Increased Use of Pharmacy Benefit Manager Tools Could Save Medicaid Billions

Full use of PBM tools could result in significant savings for the states and the government.

Findings from a recent report suggest that the full arsenal of tools pharmacy benefit managers (PBMs) have are not being used in Medicaid.

More widespread implementation of the tools could potentially lead to significant savings for the program, according to a report published by the Pharmaceutical Care Management Association (PCMA). The full use of PBM tools has been slow compared with the uptake in the commercial market, the PCMA noted.

With the expansion of Medicaid programs under the Affordable Care Act, the use of PBM tools have increased, but many are still not using its full range.

Investigators in the report estimated the potential results of implementing the full range of PBM tools in Medicaid programs. They looked at key areas, including pharmacy reimbursement, encouraging generic use, reducing fraud, and using lower-cost options.

Medicaid programs traditionally reimburse at a higher combination of unit prices compared with market-based programs, according to the report. The US Centers for Medicare and Medicaid Services recently implemented a policy that requires paying a higher dispensing fee that is typically over $10.

The new policy may result in pharmacies being paid a higher dispensing fee without reductions in ingredient costs. If Medicare programs were to align reimbursements with competitors, Medicaid could potentially save more than $9 billion over the next 10 years.

Some states also require managed care organizations to implement a formulary list created by the state instead of allowing them to create their own formularies. This also presents an opportunity for cost savings.

Generic drugs present another opportunity for cost savings. Optimizing the use of generics and affordable brand drugs is a strategy used by PBMs for commercial plans.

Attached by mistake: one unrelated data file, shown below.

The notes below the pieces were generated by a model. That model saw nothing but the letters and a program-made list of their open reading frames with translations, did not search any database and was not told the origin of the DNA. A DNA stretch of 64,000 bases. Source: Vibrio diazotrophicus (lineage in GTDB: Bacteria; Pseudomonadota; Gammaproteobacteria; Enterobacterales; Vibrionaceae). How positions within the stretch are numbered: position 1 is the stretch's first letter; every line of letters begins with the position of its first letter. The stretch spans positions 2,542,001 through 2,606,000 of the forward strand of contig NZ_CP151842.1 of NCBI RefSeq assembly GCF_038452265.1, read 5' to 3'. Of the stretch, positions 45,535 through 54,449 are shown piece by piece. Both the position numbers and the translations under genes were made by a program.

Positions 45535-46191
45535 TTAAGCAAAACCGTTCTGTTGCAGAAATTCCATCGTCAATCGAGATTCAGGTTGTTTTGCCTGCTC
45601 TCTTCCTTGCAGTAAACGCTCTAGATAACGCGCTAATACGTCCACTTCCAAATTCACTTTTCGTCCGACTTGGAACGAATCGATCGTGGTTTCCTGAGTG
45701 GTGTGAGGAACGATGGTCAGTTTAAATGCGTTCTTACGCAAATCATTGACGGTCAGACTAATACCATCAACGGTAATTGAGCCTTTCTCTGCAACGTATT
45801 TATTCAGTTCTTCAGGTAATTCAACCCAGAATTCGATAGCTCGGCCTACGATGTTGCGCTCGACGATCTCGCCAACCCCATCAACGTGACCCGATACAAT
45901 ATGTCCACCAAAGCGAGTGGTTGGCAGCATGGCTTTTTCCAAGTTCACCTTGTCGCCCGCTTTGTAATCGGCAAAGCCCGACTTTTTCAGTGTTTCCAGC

Since clinically appropriate generics are usually cheaper than branded drugs, Medicaid programs could see savings of $26.5 billion over 10 years from encouraging the use of generics alone, according to the PCMA. In most cases, this strategy would also not prevent patients from receiving the appropriate treatment.

States could also adopt a policy that focuses on maximizing manufacturer rebates, and could save more than $2.4 billion over 10 years, according to the report. However, by increasing the use of generics, manufacturer rebates could be reduced, but the savings will still be significant.

Medicaid programs have their own strategies to prevent fraud, waste, and drug abuse. The implementation of PBM tools in this area, such as step therapy and audits, could save $1.9 billion in drug diversion, polypharmacy, fraud, and waste over the next 10 years.

All drugstore pharmacies are eligible to participate in Medicaid programs, unlike in commercial plans where PBMs have preferred pharmacies. By using competitive pharmacy contracting processes that emulate Medicare Part D and commercial plans, states could save $11.4 billion over 10 years.

Additional savings could be achieved through including specialty and mail-service pharmacy options. The Medicaid program in Pennsylvania included a specialty pharmacy in its network, and saved 16% on specialty drugs and in overall expenditures for these patients, according to the study.

Some states allow PBMs to use a broader range of cost saving tools, and some restrict their use. According to the report, there is no concrete evidence that finds restricting these tools would benefit patients.

The broad use of PBM tools could save $51.1 billion in the next 10 years, which boils down to $33.4 billion in federal savings, and $17.7 billion for the states. There would be increased administrative costs, but these would be offset by the savings, according to the PCMA.

Overall, the savings each state would experience would vary depending on how many tools they chose to implement. If all states used the full range of tools, the nationwide savings for 2017 would be $3.5 billion, the study concluded.